Chinese Pig Latin

lǐ fángpái chèi qù guà te wùzi fa?

I was recently pondering whether Chinese had a Pig Latin or not.  I’ve never heard of one, but those kinds of things just have to exist, at least somewhere.

Google tells me that Urban Dictionary has a definition.  It’s kind of like normal Pig Latin (an alteration game), but with different, supposedly “Chinese” sounding rules.  I think it has a lot of problems, like “vowels sound like they usually sound” (how do vowels usually sound?), especially when they are being taken out of their usual contexts.  Also, what about the letter “c”?

Here is a different kind of Chinese Pig Latin.  Interesting, but that’s not what we’re looking for either.

Fanqie could serve as a Chinese Pig Latin (and apparently has (see the “alteration game” link, under Chinese)), but it sounds a little complex to be serviceable; after reading the Wikipedia article, I understand generally how it works, but not specifically what the rules are.

So if nothing serves, why not make something up of our own?  Like English Pig Latin, it has to be something one could learn quickly, and with a little practice, master well enough that one could use it to communicate.

Can you reverse-engineer what I’ve written at the top of the post?  (The rules I chose are but one possibility out of a myriad, but I believe they pass muster.)  If you can figure it out, don’t say what the rules are — just respond using this new Chinese Pig Latin in the comments.  (And feel free to comment otherwise in English as well.)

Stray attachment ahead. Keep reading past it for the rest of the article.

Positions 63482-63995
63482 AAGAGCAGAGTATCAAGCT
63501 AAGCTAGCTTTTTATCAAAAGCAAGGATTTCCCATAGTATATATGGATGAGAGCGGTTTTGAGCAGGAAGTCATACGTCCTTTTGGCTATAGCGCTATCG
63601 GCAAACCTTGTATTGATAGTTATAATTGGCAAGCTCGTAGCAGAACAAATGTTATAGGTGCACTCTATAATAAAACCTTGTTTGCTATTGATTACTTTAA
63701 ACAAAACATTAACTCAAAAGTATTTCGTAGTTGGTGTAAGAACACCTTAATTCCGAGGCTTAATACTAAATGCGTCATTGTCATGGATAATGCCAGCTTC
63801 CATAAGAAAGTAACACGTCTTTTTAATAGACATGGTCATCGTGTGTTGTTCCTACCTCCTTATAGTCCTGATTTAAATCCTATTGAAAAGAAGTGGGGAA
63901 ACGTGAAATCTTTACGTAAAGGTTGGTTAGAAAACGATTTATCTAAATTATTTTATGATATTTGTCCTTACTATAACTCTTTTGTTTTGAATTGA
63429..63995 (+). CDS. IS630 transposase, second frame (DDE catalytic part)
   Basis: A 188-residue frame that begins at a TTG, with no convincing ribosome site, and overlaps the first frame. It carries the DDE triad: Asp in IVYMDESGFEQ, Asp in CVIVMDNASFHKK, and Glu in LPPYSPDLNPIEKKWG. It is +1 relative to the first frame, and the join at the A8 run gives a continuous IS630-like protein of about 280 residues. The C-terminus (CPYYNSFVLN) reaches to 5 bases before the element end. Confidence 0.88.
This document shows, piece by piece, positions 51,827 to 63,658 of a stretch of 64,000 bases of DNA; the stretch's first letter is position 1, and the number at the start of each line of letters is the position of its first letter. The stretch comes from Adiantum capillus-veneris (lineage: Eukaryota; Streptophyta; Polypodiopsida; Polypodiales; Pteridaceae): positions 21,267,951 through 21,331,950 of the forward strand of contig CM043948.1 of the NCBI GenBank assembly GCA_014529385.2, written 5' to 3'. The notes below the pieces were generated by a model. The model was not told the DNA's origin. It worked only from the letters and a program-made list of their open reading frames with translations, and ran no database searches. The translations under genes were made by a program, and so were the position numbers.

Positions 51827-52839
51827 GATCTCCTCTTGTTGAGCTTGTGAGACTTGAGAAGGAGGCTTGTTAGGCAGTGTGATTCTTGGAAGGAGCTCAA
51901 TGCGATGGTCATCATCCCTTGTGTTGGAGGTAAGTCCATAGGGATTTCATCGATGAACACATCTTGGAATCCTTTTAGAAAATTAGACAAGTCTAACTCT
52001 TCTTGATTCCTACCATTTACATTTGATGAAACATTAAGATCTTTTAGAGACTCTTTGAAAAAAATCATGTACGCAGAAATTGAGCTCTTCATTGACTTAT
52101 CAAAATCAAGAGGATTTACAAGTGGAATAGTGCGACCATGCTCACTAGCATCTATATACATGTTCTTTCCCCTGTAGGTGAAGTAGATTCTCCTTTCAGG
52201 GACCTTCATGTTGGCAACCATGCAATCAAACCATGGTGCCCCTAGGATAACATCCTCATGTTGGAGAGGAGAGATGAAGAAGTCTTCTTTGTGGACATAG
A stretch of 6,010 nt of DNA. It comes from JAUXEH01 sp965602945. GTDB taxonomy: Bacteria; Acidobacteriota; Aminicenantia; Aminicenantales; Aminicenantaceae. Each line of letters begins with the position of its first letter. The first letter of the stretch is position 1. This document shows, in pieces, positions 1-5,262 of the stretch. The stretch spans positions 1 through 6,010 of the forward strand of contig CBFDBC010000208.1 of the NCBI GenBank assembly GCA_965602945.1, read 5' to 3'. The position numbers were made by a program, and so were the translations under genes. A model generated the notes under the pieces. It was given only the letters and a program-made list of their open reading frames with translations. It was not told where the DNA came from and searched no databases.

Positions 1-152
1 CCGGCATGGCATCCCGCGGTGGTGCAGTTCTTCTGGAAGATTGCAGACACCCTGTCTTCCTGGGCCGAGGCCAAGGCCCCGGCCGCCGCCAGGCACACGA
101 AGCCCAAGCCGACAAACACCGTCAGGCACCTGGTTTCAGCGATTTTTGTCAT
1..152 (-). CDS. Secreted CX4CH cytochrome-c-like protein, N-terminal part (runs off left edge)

3 responses to “Chinese Pig Latin”

  1. Syz says:

    Zhèigào Yuánrèigèn shēiguō yuánléigái zèigài Běijēigīng ěigǒu yīzhěigǒng “pig latin” [I’ve probably butchered the concept — see footnote 18]

  2. Carl says:

    What about a Chinese hubba-bubba language? The English version changes hello to hubba ebba lubba obba. The Chinese version could pull the radicals making up nihao apart and add some humorous nonsense.

  3. Daan says:

    Some more information on Chinese secret languages can be found in the first paper listed on this page and the following article: Chao, Y. R. (1931). Fanqie ye ba zhong (Eight Varieties of Languages Based on the Principle of Fanqie). Bulletin of the Institute of History and Philology , 320-354.

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